Entertainment Festivals

Tuesday 23 July 2019

Sea Sessions 2015 review - 'the most Irish beach party you could ever attend'

Freya Drohan

Now in its eight year, Sea Sessions showcases exactly why you can hot-foot it to a music event in any location on the planet, but there’s something incomparable about the craic agus ceol at a festival in your native country.

If there’s one thing that tends to dampen the spirits of festival goers - literally and figuratively - it’s buckets of rain, thunder storms, and winds from the Wild Atlantic Way threatening to send your tent flying off into the Donegal sky.

But 5,000 revellers refused to let the temperamental weather rain on their parade as they enjoyed the music and activities that Bundoran’s Sea Sessions festival had to offer.

Since its inception in 2008, Sea Sessions has become one of the most highly anticipated events in the now-crowded calendar of festivals that continue to dominate the Irish summer. However, what makes Sea Sessions different from its larger and more well-known counterparts is the amalgamation of surfing, sports events, skating and live music in the backdrop of a picturesque arena overlooking the beach.

Despite the aforementioned weather, throngs of people gathered each day to engage in tag rugby, Frisbee, or watch surfers from Ireland, Australia, New Zealand, Portugal and Mexico take to the waves with their boards.

For those braving the elements, there is a makeshift campsite formed on the local GAA pitch, while others wisely booked into hostels, B&Bs, self-catering apartments or loaded up their camper vans. Although the conditions were not for the faint hearted, there’s nothing that compares to the craic of a campsite, bonding with random punters from Malin Head to Mizen Head and bumping into someone you went to the Gaeltacht with ten years ago in the queue for the portaloos. Even when it is raining the proverbial cats and dogs, Irish people have an amazing ability to take it on the chin and pack twenty people into a tent to share warm cans of cider and a few packets of Tayto.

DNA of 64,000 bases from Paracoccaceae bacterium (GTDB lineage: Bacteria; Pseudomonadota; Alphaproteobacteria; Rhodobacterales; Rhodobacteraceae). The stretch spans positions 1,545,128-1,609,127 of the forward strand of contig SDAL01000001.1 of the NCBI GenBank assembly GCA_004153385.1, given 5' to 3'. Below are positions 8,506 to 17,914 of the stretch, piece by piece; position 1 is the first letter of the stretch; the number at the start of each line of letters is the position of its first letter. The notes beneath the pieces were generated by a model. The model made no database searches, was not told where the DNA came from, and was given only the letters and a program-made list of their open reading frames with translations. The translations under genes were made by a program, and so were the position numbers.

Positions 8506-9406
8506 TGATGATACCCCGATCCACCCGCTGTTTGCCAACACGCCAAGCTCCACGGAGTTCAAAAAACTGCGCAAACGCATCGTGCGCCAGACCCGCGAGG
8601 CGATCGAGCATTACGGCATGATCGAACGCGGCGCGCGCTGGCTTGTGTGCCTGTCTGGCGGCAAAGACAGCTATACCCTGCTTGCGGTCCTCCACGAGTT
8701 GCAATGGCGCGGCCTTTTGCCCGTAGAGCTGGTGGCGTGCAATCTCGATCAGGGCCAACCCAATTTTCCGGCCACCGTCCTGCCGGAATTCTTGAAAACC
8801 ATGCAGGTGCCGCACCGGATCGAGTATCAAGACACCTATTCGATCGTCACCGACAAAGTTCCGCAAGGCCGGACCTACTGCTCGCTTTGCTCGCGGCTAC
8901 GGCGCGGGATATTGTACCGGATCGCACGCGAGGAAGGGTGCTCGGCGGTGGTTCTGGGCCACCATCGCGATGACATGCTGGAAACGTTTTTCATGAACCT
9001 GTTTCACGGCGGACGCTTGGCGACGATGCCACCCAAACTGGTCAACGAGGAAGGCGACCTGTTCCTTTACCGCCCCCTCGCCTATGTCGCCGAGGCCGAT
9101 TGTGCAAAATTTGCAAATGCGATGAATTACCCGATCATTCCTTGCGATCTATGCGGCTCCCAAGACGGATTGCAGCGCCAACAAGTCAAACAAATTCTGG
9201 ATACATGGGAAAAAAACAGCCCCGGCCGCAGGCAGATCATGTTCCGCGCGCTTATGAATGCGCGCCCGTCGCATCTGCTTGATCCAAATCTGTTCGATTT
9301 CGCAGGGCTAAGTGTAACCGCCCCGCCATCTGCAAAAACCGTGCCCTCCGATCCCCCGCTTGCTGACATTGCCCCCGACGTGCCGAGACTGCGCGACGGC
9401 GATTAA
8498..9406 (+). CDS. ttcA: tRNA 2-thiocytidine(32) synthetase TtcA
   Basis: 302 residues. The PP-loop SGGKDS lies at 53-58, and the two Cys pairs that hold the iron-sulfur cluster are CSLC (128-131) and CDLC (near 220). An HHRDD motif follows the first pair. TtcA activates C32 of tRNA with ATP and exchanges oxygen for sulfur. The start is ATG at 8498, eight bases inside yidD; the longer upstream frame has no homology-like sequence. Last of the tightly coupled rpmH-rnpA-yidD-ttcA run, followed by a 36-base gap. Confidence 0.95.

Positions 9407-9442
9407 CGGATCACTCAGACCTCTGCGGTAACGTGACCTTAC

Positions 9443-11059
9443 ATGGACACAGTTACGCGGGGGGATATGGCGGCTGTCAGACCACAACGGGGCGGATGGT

The main arena is a stone’s throw of a walk from the campsite, allowing attendees to take in the great view of the Donegal coastline while the hype for the night ahead builds up. Unlike previous years, this year Sea Sessions welcomed a more contemporary line-up, which no doubt was a big factor in the event selling out completely a few weeks before hand.

Over the three nights, international deep house and dance acts like Klingande, Cyril Hahn and Alex Adair joined home grown heroes such as Le Galaxie, Wyvern Lingo and Interskalactic across two stages. The roster of talent catered for an array of tastes, and the festival bosses finally succeeded in booking 74-year-old American blues icon Seasick Steve to perform for the crowds.

A special mention has to be given for one of the local nightclubs, Jumping Jacks – a place so wild and unrestrained that it makes Coppers look like afternoon tea. After hours of dancing away at the tents and stages in the main arena, the party continues each night in Jumping Jacks, with the DJ playing the classics – Maniac 2000, Gigi D'agostino’s La Passion and Special D’s Come With Me.

Sea Sessions continues to grow steadily but hopefully it will never lose its niche as one of Ireland’s most eclectic, unique, enjoyable and multi-faceted festivals. Sure they don’t call it Fundoran for nothing.

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